(For a human, the CG is close to the belly button.)

So raising the bike's CG by adding some extra topweight (the fairing) didn't really harm the overall stability of the bike + its rider compared to the stock situation.
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Old 08-10-2011, 05:36 PM   #47 (permalink)
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Yes there is the CG height variable... seems to me the sportbike/racerbike guys have discovered that a higher CG is actually helpful to their cause.

As far as stability though I have mainly been thinking of fore/aft CG and it's relation to the C of P.
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Old 08-10-2011, 06:57 PM   #48 (permalink)
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Quote:
Originally Posted by Frank Lee View Post
Yes there is the CG height variable... seems to me the sportbike/racerbike guys have discovered that a higher CG is actually helpful to their cause.
Yup, less leaning required.

just thinking out loud, perhaps for crosswind you want the fore-aft cg to align with the cp. But you want the cp to be be as low as possible with the cg as high as possible (with the least frontal area too and weight a secondary consideration).

Some discussions say to have a more forward CP, as the effect is somewhat self correcting? But at very high speeds (i.e. bonneville) this sounds unnerving to me, dunno, maybe the fast spinning wheels help.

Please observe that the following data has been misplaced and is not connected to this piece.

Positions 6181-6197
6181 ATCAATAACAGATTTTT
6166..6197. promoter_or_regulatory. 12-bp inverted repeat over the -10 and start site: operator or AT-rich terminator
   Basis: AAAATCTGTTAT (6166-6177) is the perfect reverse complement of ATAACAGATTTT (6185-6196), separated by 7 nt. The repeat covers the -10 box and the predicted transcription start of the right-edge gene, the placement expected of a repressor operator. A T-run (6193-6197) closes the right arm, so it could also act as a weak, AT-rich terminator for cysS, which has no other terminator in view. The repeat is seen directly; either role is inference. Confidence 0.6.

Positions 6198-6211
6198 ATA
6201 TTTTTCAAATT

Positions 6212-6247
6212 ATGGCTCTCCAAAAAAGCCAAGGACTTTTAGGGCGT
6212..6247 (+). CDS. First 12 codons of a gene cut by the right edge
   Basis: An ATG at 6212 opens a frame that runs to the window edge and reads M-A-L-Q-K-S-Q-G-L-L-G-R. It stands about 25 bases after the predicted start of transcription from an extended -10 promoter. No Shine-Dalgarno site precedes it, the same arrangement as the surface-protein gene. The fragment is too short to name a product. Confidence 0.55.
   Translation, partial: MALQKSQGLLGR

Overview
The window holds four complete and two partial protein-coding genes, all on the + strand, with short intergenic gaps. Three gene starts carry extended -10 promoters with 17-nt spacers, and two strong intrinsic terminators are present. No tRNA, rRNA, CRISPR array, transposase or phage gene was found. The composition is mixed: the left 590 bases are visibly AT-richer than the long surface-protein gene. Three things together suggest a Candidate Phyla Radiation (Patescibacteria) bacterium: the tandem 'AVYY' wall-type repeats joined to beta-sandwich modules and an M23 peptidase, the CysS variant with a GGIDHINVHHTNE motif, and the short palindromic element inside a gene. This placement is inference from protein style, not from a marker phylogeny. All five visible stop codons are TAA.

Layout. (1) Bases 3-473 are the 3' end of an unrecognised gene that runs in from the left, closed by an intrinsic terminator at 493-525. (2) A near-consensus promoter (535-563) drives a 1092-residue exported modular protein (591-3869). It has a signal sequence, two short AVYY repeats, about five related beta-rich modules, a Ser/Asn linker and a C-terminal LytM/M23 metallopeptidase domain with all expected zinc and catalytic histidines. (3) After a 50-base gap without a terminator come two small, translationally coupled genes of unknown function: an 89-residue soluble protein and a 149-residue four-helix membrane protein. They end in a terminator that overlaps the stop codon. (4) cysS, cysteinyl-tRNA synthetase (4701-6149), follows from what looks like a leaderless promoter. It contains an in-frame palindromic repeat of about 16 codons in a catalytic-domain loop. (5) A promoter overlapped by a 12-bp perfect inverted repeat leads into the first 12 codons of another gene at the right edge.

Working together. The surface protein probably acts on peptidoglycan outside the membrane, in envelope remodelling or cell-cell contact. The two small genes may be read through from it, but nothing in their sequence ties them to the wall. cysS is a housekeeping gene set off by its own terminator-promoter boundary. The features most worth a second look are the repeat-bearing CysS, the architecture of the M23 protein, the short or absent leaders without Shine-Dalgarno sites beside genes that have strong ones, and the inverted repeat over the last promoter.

Yahoo! Groups
"If a cross wind pushes the rear of the bike off line, it will be similar to
a dirt track power slide which could lead you to places you don't want to go
unless you can correct out of it.

Conversely, If a cross wind pushes the front of the bike off line, the
steering will be moved which will trigger an automatic correction.

This is exactly what I experienced in the ECO with 50MPH cross winds on
three different howling windy days. The ECO has more "sail" area in the
front than the back. It immeadiately causes a steep lean toward the wind
just as it would on your typical motorcycle."
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Old 08-14-2011, 12:06 AM   #49 (permalink)
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I have a copy of Amazon.com: Motorcycle Design and Technology Handbook (Motorbooks Workshop) (9780760319901): Gaetano Cocco: Books
and have found it very useful. One point not commonly made is that down force aids stability. A full body fairing might start as NACA wing profile inverted with a slight negative angle of attack. The shape can be developed as composite ellipsoids using the 3D graph features of a spreadsheet. The lateral Cd and Area determine the effective side forces the wind generates. Seat height may be limited by law as in NYS at 27 inches. Getting the rider a comfortable fit with the motorcycle is important. Wheelbase, fork angle, and trail need to be considered in the setup. A proper Kamm tail will help reduce side loads and make for handy storage compartments.
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Old 08-14-2011, 01:20 AM   #50 (permalink)
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Grant ,is there any chance of you posting a graphic or drawing of that ? I do MUCH better with drawings .